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Quantum error correction with bosonic codes at March Meeting 2024

Nouvelles Par Nord Quantique Codes bosonique

March is always an exciting time for physics and quantum computing! 

A lot of interesting work has been going on at Nord Quantique over the last year, which is why we’re thrilled to present our progress toward fault-tolerent quantum computing with bosonic codes at the APS March Meeting 2024


Presentation Summary

W47.010: Bosonic Pauli+: Efficient Simulation of Concatenated GKP Codes

W47.011: Towards a second layer of quantum error correction for Gottesman-Kitaev-Preskill states

Congratulating previous work by Sandoko Kosen:
D49.001: Building superconducting quantum processors in flip-chip architecture


Meet with our team in March Meeting.

If you would like to

  1. talk about some of the great work being done around the exciting field of bosonic codes in quantum computing
  2. learn more about Nord Quantique
  3. hear about job opportunities with us (check out our job board as well !)
  4. simply spend time with a bunch of passionate people!

Reach out to info@nordquantique.ca and we'll arrange an onsite meeting for you. 

March Meeting Abstracts

W47.010: Bosonic Pauli+: Efficient Simulation of Concatenated GKP Codes

Thu. March 7, 4:48 p.m. – 5:00 p.m. CST  –  Room 200CD

Presenter: Florian Hopfmueller

A promising route towards fault-tolerant error correction is the concatenation of a Gottesman-Kitaev-Preskill (GKP) code with a qubit code. Development of such concatenated codes requires simulation tools which realistically model noise, while being able to simulate the dynamics of many modes. However, so far, large-scale simulation tools for concatenated GKP codes have been limited to idealized noise models and GKP code implementations. Here, we introduce the Bosonic Pauli+ model (BP+), which can be simulated efficiently for a large number of modes, while accurately capturing the rich dynamics in the bosonic multi-mode Hilbert space for a realistic finite-energy GKP code stabilized with the sBs protocol, with given physical decoherence rates. BP+ relies on a new decomposition of the GKP Hilbert space into a logical and an error subsystem, which we call the sBs basis. Confidence in the accuracy of BP+ is gained by comparing predictions of BP+ and full time evolution simulations, for several deep quantum circuits of interest. Using BP+, logical error rates of a concatenated code implementation are presented. BP+ may also be applicable to other bosonic codes.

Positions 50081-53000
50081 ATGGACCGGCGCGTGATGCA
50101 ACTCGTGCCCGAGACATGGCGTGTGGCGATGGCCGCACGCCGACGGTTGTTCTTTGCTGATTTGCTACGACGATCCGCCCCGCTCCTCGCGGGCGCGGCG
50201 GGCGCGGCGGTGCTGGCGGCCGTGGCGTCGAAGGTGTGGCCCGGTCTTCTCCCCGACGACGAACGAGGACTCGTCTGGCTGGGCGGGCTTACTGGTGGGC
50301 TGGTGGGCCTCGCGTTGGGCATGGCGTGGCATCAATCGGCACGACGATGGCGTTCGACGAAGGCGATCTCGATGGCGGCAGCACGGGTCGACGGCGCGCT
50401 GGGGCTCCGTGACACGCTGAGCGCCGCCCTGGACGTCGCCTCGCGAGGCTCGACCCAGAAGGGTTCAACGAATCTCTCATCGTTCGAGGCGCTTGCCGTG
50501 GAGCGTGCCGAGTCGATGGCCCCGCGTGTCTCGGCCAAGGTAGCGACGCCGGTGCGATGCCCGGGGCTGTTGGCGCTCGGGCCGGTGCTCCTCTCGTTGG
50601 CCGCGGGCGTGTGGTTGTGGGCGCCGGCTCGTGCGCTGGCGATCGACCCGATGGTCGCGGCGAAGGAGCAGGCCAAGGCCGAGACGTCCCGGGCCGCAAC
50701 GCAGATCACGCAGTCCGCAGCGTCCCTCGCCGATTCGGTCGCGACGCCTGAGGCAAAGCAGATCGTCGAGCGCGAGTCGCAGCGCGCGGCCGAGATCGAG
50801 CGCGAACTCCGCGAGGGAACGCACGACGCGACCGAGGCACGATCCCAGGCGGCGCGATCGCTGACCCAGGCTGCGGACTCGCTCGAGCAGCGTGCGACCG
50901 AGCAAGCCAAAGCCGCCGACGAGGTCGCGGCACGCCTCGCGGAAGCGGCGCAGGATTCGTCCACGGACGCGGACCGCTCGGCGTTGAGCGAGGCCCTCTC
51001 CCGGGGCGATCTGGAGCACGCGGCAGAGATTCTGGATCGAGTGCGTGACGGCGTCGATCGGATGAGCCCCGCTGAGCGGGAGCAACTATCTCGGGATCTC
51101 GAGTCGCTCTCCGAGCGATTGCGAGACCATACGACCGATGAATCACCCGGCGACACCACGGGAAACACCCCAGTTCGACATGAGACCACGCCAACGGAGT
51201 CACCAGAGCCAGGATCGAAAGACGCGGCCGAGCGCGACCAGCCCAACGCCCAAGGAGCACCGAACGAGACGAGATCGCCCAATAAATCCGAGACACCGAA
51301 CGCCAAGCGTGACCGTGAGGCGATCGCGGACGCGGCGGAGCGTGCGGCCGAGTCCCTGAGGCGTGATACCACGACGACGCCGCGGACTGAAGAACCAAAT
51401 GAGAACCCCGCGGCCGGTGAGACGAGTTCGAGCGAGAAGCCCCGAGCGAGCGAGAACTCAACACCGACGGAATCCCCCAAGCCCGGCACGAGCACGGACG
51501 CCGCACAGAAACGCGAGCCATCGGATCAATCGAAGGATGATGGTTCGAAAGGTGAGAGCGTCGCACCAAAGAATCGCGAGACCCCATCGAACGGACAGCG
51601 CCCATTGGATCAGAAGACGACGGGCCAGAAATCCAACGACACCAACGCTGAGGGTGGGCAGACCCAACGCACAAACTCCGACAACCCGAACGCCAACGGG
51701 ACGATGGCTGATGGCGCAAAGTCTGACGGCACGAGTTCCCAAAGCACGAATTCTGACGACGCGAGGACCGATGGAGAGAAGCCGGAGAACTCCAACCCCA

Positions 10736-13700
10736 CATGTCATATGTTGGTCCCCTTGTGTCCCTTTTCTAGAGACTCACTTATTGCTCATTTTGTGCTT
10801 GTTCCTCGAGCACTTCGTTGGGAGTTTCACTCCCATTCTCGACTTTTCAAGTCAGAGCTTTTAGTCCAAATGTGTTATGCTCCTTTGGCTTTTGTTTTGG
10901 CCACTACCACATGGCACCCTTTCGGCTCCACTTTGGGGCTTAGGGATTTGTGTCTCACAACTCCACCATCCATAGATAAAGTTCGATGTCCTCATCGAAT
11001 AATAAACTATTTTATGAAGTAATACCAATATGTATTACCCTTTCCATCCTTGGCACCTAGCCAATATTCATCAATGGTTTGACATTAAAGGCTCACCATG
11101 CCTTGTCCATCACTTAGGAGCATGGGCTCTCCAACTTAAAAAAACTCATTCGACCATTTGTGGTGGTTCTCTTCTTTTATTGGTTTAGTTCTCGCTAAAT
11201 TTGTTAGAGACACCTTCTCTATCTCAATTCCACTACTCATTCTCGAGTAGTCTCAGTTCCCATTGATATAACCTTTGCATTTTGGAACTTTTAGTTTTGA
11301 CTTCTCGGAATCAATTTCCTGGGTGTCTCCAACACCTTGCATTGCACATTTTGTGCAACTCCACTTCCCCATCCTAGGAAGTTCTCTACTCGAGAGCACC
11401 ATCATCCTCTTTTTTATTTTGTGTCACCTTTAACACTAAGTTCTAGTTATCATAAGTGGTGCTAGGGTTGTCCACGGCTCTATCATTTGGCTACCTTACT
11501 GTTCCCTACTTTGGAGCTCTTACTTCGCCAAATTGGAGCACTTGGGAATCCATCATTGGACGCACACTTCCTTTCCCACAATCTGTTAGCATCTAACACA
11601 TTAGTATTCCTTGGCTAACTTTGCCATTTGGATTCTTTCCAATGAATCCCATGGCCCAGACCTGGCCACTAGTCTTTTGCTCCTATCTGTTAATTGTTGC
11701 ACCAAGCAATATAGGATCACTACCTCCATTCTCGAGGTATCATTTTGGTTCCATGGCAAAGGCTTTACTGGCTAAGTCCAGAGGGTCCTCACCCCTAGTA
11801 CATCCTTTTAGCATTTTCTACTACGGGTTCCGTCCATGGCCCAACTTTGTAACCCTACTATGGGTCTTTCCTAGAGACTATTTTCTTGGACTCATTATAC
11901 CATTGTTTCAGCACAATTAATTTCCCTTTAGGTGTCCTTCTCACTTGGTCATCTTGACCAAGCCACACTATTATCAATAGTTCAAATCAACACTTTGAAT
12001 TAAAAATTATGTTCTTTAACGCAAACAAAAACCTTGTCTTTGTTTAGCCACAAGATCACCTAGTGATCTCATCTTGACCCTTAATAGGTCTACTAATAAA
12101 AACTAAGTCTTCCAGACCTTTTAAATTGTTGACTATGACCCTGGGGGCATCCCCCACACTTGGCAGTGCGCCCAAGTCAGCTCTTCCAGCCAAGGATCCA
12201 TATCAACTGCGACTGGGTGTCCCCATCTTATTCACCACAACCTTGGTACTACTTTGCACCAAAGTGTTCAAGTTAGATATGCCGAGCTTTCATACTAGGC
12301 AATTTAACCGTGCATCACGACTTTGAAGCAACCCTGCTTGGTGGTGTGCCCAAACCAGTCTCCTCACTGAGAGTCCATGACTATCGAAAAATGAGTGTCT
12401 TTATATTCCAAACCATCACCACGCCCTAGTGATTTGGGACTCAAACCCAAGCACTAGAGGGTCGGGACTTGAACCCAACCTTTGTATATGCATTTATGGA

W47.011: Towards a second layer of quantum error correction for Gottesman-Kitaev-Preskill states

Thu. March 7, 5:00 p.m. – 5:12 p.m. CST  –  Room 200CD

Presenter: Dany Lachance-Quirion

Approaches based on bosonic codes hold the promise of easing the requirements on the number of modes needed for fault-tolerant quantum computing compared with ones based on two-level systems. The finite-energy Gottesman-Kitaev-Preskill (GKP) code is of particular interest, as highlighted by recent experiments demonstrating an increase of its logical lifetime from quantum error correction (QEC) in superconducting devices [1-3]. Nevertheless, a second layer of quantum error correction will likely be required to reach the error rates necessary for useful quantum computation [4]. An important step in that direction is the demonstration of operations in an architecture involving multiple GKP qubits. Here, we present experimental progress on the implementation of a building block composed of a syndrome unit connected to two data units, each hosting an encoded GKP qubit.

[1] P. Campagne-Ibarcq et al., Nature, 584, 368 (2019).
[2] V. V. Sivak et al., Nature, 616, 55 (2023).
[3] D. Lachance-Quirion et al., arXiv:2310.11400 (2023).
[4] A. L. Grimsmo and S. Puri, PRX Quantum, 2, 020101 (2021).


D49.001: Building superconducting quantum processors in flip-chip architecture

Mon. March 4, 3:00 p.m. – 3:36 p.m. CST  –  Room 200G

Presenter: Sandoko Kosen

State-of-the-art superconducting quantum processors heavily leverage the multi-chip architecture to enable larger and more complex circuitry. The challenge is to ensure that such an architecture does not degrade the device performance as we continue to scale to larger systems.
At the Chalmers University of Technology (Sweden), we employ a two-chip stack architecture where a qubit chip is flip-chip-bonded to a control chip. In a successful collaboration with VTT (Finland), we demonstrated flip-chip qubit devices with coherence and gate fidelity performances that are similar to our in-house single-chip devices. We have further scaled this integration technology to fully-packaged multi-qubit processors and demonstrated control-signal crosstalk with favourable behaviour.
In this talk, I will describe this flip-chip approach and highlight recent advances from the community. In particular, I will focus on lessons we learned from building quantum processors using this architecture: from design of single qubit all the way to the on-chip signal-delivery strategy, and discuss the technical challenges that lie ahead.